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No one ever told Babu that he could say ‘I don’t know‘. Not knowing something meant an acceptance of ignorance. An ignorant person is looked down upon by the people who knew. There is a loss of face and consequently a loss of stature involved in this.

Babu usually gave some stupid or irrelevant answer or he simply lied. The words ‘I don’t know’ simply never occurred to him. He felt that somehow people were born with knowledge or were very intelligent to have acquired it fast. He was the underprivileged who did not know so many things, while nobody was interested in or didn’t give much importance to what he knew.

Babu gorged on books to fight ignorance. He hoarded piles of books ad lost himself among their pages. People, relatives and friends who knew him, remembered him as a bookworm. He read essays and stories in English kept a dictionary by his side and built up a vocabulary in many fields of knowledge. When asked, he could tell the meaning of a word and people called him a walking dictionary. It felt so uplifting to Babu to hear that and he, encouraged by flattery, set himself the lofty goal of being called a walking encyclopaedia.

But ignorance seems to win most of the time. Some people seem to ask the most difficult questions, like where was such and such located in the city? Of course, such questions were trivial. Too mundane. Too small to give his attention to. Why couldn’t they ask something like when such and such thing happened in history and why? He figured that people asked silly questions to belittle him. Why, they would say, you don’t know where it is? You were born in this city? Babu wanted to retort that he had better things to do than to look something up in the city. But the die had been cast. He had been exposed as ignorant. Being shy, fearful and ignorant, he did not socialise much. Consequently, Babu did not have the common knowledge that most people had.

Babu thirsted for knowledge to overcome ignorance and its social consequences. What Babu couldn’t know that the term knowledge meant more than scholarship. Even in the field of higher learning, knowledge is highly specialised and expanded without limit. There too Babu feared that ignorance would not leave him. The more he knew, the more there was to know. Babu knew that it was a losing battle, but he persevered like an ox carrying a load over a mountain. Consequently Babu in his pursuit of knowledge acquired the sensibility of an ox, the sensitivity of a rodent and the perspicacity of a blind man. Precariously balanced on the life raft called knowledge, Babu swam against the current in the sea of ignorance.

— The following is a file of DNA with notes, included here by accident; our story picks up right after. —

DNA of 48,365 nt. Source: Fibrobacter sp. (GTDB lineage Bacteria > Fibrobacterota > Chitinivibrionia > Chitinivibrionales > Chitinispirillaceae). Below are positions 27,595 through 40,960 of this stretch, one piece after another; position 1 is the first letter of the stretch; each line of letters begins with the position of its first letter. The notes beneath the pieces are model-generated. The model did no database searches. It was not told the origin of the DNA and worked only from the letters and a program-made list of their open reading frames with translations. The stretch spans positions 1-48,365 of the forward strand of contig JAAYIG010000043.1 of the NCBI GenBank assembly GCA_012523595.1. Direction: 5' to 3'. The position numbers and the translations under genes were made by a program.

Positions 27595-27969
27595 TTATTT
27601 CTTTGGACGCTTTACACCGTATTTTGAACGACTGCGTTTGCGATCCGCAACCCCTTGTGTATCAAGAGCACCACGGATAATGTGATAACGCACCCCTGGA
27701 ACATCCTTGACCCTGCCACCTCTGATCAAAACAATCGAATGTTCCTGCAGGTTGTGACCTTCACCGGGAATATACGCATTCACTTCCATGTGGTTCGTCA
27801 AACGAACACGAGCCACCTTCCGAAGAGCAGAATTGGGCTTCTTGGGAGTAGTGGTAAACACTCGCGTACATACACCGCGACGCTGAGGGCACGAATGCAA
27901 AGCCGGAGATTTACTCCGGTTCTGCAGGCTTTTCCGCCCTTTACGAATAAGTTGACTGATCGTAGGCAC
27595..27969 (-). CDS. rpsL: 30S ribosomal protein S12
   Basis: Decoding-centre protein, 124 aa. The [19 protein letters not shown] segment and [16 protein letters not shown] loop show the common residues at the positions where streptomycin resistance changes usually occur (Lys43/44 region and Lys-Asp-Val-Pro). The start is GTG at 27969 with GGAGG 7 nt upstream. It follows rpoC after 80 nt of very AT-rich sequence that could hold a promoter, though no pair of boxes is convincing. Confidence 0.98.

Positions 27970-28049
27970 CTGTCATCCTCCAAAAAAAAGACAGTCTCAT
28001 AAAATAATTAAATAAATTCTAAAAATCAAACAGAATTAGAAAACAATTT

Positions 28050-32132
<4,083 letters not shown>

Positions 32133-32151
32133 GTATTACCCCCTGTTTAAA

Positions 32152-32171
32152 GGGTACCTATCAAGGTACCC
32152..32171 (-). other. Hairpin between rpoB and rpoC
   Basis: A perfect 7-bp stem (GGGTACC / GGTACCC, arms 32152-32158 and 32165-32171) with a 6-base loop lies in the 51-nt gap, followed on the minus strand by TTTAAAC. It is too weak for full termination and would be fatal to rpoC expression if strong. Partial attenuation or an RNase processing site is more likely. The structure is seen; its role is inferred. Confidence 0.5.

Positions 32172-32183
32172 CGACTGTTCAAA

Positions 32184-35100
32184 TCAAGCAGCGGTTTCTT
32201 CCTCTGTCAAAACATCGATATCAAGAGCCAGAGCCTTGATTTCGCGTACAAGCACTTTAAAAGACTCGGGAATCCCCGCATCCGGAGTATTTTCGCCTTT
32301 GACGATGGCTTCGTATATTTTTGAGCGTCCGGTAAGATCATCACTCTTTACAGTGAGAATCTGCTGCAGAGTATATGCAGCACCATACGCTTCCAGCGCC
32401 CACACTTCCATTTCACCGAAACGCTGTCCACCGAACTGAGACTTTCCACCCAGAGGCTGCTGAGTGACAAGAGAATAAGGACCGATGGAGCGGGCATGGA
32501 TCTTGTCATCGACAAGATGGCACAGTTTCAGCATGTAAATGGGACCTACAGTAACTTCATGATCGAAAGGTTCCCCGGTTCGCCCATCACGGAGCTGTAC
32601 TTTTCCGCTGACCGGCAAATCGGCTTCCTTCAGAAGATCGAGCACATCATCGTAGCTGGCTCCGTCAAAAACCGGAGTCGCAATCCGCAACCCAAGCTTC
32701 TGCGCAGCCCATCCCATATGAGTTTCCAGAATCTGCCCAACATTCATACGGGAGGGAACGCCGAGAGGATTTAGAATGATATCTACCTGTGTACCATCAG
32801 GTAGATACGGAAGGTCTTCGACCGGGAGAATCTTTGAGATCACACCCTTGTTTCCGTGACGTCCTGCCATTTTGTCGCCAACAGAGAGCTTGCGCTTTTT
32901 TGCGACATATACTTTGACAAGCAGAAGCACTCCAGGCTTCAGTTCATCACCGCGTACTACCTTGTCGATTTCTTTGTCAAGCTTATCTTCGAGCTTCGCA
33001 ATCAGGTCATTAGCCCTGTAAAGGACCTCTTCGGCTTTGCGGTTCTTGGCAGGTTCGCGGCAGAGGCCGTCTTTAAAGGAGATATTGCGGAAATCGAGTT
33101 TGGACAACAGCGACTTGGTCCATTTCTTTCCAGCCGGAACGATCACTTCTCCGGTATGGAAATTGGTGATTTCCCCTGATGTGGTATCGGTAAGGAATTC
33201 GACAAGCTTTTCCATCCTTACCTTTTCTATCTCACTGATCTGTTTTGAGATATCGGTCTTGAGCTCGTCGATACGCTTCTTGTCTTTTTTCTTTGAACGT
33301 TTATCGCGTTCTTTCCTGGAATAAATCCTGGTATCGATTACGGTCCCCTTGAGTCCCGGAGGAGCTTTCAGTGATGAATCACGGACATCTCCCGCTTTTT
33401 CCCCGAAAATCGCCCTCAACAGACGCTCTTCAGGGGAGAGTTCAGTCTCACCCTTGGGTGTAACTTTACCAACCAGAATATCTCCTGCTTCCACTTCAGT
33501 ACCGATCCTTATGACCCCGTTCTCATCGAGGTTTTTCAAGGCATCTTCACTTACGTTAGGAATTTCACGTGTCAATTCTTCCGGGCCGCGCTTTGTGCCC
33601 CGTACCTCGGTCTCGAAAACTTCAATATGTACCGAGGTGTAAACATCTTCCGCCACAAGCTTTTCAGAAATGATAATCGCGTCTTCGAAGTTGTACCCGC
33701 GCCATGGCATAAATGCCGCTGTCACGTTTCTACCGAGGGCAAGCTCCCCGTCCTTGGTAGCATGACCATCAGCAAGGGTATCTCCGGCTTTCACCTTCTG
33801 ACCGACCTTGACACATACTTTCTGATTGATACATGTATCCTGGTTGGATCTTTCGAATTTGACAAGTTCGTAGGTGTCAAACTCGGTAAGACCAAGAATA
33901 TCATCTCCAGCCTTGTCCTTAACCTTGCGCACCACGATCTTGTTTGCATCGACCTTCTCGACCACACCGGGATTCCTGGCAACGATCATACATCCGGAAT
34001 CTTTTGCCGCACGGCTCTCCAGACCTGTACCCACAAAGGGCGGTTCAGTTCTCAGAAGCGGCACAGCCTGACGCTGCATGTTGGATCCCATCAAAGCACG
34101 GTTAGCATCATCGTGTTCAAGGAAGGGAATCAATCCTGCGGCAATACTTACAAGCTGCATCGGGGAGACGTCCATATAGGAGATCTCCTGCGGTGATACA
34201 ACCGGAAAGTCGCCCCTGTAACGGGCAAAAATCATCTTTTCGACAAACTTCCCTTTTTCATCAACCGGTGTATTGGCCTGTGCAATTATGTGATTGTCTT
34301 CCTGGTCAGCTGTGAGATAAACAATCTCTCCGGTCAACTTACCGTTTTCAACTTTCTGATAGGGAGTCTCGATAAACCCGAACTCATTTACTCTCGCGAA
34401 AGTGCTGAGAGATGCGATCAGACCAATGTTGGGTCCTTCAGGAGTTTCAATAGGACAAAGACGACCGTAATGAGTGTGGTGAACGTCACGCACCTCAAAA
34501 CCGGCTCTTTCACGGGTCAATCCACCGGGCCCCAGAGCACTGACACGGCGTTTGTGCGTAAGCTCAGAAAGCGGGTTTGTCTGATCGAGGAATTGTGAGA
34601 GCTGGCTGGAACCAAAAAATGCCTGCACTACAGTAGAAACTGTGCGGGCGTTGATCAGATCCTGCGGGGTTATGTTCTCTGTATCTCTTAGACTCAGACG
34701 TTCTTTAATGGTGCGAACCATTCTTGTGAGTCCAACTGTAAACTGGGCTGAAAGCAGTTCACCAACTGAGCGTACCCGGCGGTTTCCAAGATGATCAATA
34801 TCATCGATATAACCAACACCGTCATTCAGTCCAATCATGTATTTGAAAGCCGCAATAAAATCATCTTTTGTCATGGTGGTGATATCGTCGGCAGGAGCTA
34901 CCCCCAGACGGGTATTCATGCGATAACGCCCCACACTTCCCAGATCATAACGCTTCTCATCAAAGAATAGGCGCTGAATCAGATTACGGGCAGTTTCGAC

Babu began to collect material to justify his ignorance. If he couldn’t fight it, he would do well to come to terms with it. ‘If ignorance is bliss, it is folly to be wise.’ Babu knew very well that he felt like a lord in the power of knowledge and like a fearful rodent in the arms of ignorance. But some people said things in favour of ignorance which might work as a compromise formula in his battle against it. Knowledge, he read, was always accumulative, growing, forever expanding, and therefore it is futile to want to acquire it. No amount of it will reduce the equally growing and expanding ignorance. This, Babu reasoned, was why he couldn’t overcome ignorance with knowledge. He felt better whenever his knowledge was questioned or his ignorance exposed. But no amount of justification freed him from the fear of what people might say. They always asked things he didn’t know, and he couldn’t bring himself up to say it. For the more he read, the more he was expected to know, and the more he felt vulnerable to ignorance. It became a vicious circle for him. Ignorance. Fear. Knowledge. Each spurring on the other in an endless circle.

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